The importance of tutoring school children

September 24, 2009

A parent recently said he would have never made it through school without his tutor. He was not a poor student by any means; he actually graduated near the top of his class from a very prestigious school and went on to a top notch college. When I asked him why his tutor was essential to his education, what he said was memorable

“she knew how I learned and was able to teach me to see things in a different way, different than how the teachers at school were teaching me.”

Every child learns in a different way.  Some take a little more time to pick up the information being taught at school while others need a challenge.  Tutors are vital to the educational process because they go beyond the attention given to a student in a regular classroom setting. A good tutor provides a sense of competency to their students, encourages higher level thinking, re-teaches material as needed in a non-threatening environment, teaches to one’s learning style, is knowledgeable about the content material, provides empathy to the student, is an excellent resource to the parents, and coordinates with the child’s teacher.

When looking for a person to work with your child you should look for the following characteristics:

  • Enjoys working with children and can establish good rapport with the child.
  • A person who is patient, kind, understanding and fair.
  • The ability to teach alternative methods to solving a problem and making necessary accommodations.
  • The ability to see what needs to be done to help the child and to initiate a plan of action.
  • Enthusiasm!
  • A good communicator who easily talks to the parent and teacher.
  • Reliability as a worker: Punctual, dependable, steady.

When you decide to give your child the best chance at early success with tutoring, be sure you’re selecting someone who has more than just subject matter knowledge; someone who has the ability and track record to reach your child in a meaningful and lasting way.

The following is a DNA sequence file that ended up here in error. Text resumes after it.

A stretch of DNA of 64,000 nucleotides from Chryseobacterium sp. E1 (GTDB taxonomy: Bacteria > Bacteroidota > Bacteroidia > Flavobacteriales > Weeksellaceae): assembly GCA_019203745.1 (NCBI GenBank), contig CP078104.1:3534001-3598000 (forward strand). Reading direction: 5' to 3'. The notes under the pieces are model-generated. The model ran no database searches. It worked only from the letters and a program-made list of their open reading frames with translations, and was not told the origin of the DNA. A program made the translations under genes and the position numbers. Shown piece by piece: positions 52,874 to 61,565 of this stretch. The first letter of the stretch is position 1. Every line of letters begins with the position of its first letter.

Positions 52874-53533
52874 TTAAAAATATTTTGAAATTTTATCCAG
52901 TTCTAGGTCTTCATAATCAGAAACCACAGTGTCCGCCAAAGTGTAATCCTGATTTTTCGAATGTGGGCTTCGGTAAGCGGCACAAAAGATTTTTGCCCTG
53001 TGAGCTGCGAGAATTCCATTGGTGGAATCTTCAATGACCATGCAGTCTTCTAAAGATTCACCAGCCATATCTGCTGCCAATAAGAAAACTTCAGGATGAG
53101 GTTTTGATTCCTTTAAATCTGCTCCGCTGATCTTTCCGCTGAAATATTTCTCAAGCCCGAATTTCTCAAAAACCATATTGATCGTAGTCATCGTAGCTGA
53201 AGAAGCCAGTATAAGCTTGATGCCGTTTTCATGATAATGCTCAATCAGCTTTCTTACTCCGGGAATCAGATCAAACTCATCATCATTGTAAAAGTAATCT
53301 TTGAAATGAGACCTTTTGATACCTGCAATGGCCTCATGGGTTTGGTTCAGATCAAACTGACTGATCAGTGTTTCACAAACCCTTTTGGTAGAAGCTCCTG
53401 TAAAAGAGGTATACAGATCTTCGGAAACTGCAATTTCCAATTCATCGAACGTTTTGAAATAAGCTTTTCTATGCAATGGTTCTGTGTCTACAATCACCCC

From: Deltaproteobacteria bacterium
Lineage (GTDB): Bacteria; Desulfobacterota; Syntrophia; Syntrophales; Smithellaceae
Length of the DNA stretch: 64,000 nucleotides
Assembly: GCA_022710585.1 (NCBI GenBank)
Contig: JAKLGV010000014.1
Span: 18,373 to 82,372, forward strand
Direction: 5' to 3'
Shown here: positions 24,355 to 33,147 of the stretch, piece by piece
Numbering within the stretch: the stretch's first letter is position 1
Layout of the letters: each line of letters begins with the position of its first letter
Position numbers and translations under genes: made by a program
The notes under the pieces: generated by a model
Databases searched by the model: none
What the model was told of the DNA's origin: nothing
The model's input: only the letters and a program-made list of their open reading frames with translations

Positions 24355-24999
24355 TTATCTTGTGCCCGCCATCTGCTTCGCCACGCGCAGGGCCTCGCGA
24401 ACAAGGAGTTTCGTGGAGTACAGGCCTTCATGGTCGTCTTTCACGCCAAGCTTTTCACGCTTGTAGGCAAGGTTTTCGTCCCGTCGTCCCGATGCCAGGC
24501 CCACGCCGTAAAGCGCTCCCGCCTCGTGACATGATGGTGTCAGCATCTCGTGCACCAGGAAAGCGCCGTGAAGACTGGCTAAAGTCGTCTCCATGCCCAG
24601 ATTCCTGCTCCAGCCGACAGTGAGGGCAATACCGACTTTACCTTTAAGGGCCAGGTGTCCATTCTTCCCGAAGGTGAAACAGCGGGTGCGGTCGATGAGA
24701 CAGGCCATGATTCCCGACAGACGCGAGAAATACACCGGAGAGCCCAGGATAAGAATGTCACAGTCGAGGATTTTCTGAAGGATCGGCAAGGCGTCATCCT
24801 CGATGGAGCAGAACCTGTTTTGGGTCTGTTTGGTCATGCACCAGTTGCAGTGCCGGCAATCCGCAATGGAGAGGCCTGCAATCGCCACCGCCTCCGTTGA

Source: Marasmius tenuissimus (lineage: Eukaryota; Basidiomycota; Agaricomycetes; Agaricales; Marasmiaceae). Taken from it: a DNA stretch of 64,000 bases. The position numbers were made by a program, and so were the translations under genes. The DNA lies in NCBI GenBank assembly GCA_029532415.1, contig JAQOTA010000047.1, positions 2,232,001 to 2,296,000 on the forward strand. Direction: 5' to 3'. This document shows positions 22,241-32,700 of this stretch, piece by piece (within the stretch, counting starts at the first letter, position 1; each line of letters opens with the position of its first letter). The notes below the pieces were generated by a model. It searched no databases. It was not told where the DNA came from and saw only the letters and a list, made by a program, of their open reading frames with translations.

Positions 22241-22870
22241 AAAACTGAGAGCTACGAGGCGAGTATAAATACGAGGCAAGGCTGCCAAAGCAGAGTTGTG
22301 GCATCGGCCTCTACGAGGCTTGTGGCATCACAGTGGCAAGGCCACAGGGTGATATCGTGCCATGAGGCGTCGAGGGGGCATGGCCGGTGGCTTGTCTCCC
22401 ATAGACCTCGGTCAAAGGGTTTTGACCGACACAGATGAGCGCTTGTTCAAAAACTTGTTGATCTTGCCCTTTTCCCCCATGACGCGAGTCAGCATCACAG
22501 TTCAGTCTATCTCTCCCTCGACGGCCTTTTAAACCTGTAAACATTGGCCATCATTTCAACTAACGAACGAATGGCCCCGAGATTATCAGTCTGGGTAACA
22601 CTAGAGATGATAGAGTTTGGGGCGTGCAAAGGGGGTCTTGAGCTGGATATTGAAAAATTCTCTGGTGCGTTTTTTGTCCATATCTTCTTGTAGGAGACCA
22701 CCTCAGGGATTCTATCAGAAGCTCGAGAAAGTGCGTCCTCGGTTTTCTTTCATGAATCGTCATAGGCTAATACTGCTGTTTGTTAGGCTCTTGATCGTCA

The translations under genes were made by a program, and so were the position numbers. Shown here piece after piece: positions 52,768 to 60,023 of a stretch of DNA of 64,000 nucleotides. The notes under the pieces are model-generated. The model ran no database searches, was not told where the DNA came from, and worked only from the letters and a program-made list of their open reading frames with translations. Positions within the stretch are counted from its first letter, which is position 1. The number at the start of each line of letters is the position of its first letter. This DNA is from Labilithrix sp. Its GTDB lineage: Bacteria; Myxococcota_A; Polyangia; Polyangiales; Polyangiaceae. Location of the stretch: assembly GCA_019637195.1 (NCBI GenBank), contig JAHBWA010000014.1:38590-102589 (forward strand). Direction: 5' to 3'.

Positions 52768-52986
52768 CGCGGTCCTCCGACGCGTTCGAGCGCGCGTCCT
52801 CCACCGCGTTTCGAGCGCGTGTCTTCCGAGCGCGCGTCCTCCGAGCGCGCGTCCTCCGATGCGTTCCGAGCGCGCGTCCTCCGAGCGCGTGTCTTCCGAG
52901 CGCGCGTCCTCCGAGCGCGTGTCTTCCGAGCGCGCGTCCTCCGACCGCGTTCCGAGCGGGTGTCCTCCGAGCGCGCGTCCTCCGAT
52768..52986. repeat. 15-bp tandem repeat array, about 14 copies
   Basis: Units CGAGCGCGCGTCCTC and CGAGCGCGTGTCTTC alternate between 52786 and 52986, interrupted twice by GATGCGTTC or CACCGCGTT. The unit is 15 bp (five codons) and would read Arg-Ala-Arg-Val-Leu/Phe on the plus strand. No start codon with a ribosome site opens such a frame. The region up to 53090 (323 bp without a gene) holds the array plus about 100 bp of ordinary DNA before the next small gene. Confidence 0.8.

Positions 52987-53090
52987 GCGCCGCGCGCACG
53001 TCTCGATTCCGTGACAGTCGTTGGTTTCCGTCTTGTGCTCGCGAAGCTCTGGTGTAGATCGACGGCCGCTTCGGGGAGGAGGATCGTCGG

The journey of learning

September 16, 2009

“It is a journey not a race” was the message delivered to the parents at my sons’ back to school night.  It made me smile as this is one of my fundamental beliefs and a cornerstone of Little Scholars’ philosophy.  Every child learns at a different pace.  Some children excel at sports before their peers while the same child struggling to score a goal is reading a year or more ahead of his classmates.  It is important that the child who outshines his peers on the soccer field understands the concepts of the game and how to play the game.  Just as it is for the five year old who is reading “Harry Potter” comprehends the story as well as the phonetic rules of decoding a word so he can be a successful speller.

What is the goal at the end of your child’s journey this year?  Do you want him to be reading at a comfortable level?  Writing his name?  Recognizing the letters of the alphabet?  Writing a creative journal entry?  Increasing his confidence in school? It is important he have the appropriate map for his journey.  Make sure you have given him the tools necessary to achieve in his adventure.

The tools necessary differ from child to child.  You must start by knowing where your child is consistently functioning. Is he reading at a 1st grade level?  Is she able to read the letters of her name?   Decide a realistic goal for the end of the year.  For example, I want him reading at a 2nd grade level and all 250 sight words or I want him to recognize all the letters of the alphabet. Then make a map with benchmarks for each stage and build upon those benchmarks.  With the appropriate map, your child will be able to have a successful journey with limited roadblocks and wrong turns.

All my best in your child’s journey this year!